Half of HIV+ MSM in U.S. Aren't Getting Proper Treatment
CDC recommends greater effort to boost HIV testing and retain patients in care
THURSDAY, Sept. 25, 2014 (HealthDay News) -- Even though men who have sex with men (MSM) make up the majority of Americans infected with HIV, half aren't receiving ongoing care or being prescribed antiretroviral therapy (ART), according to research published in the Sept. 26 issue of the U.S. Centers for Disease Control and Prevention's Morbidity and Mortality Weekly Report.
The CDC study looked at 2010 data on more than 400,000 American MSM who were infected with HIV. The research showed that while 77.5 percent did initially get HIV medical care within three months of their diagnosis, only about 51 percent continued getting care on an ongoing basis.
According to the researchers, younger men and minority males appeared to be at highest risk of not getting the HIV-related treatment they need. For example, while 84 percent of men aged 45 to 54 who were newly diagnosed with HIV initiated ongoing medical care, that proportion dropped to 71 percent for males ages 13 to 24. A similar "age gap" was seen in statistics relating to ongoing retention in HIV medical care. The gap widened when it came to men receiving ART. While nearly 68 percent of infected MSM age 55 or older were prescribed ART, that number fell to just 30.5 percent for those aged 18 to 24. Minorities were more likely to miss out on needed care compared to white patients. While about 83 percent of white MSM infected with HIV got linked to care soon after their diagnosis, the rate for blacks fell to about 72 percent.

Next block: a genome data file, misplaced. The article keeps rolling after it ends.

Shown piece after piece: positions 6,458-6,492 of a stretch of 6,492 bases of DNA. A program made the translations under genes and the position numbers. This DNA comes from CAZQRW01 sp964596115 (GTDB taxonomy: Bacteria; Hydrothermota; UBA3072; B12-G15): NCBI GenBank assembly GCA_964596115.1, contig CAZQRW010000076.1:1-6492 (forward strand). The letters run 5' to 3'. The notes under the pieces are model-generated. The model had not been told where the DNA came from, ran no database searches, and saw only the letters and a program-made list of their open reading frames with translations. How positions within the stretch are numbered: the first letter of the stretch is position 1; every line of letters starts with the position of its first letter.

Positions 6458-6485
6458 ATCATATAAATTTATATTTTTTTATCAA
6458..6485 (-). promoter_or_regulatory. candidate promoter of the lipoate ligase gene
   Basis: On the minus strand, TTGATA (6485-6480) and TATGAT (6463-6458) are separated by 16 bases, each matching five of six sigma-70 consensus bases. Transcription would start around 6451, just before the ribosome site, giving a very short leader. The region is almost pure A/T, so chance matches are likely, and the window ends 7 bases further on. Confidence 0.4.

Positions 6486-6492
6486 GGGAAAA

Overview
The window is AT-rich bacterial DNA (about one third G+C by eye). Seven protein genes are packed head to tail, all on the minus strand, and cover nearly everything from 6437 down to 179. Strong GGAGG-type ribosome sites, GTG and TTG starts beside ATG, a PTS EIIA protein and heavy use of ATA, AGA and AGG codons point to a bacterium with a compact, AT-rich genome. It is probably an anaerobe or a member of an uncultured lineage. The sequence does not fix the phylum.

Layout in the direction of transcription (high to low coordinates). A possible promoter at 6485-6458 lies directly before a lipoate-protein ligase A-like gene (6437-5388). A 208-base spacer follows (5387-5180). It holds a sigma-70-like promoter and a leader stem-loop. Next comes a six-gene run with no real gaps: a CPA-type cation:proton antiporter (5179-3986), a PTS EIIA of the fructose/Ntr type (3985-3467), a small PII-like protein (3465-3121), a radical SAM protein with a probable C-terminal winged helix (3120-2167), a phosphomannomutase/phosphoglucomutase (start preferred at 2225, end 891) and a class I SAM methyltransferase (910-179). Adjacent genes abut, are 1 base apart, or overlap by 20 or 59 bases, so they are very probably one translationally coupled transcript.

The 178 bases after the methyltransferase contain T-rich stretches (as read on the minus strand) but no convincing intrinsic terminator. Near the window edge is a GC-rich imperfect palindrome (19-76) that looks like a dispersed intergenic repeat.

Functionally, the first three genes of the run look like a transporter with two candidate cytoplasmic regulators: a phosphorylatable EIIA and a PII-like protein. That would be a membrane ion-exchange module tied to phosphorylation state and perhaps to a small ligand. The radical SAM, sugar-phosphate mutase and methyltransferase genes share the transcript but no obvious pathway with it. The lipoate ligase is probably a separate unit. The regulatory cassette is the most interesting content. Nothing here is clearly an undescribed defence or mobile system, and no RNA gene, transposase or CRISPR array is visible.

All of these numbers fall short of targets from the CDC's National HIV/AIDS Strategy, which aims to have 80 percent of infected MSM retained in ongoing medical care by 2015.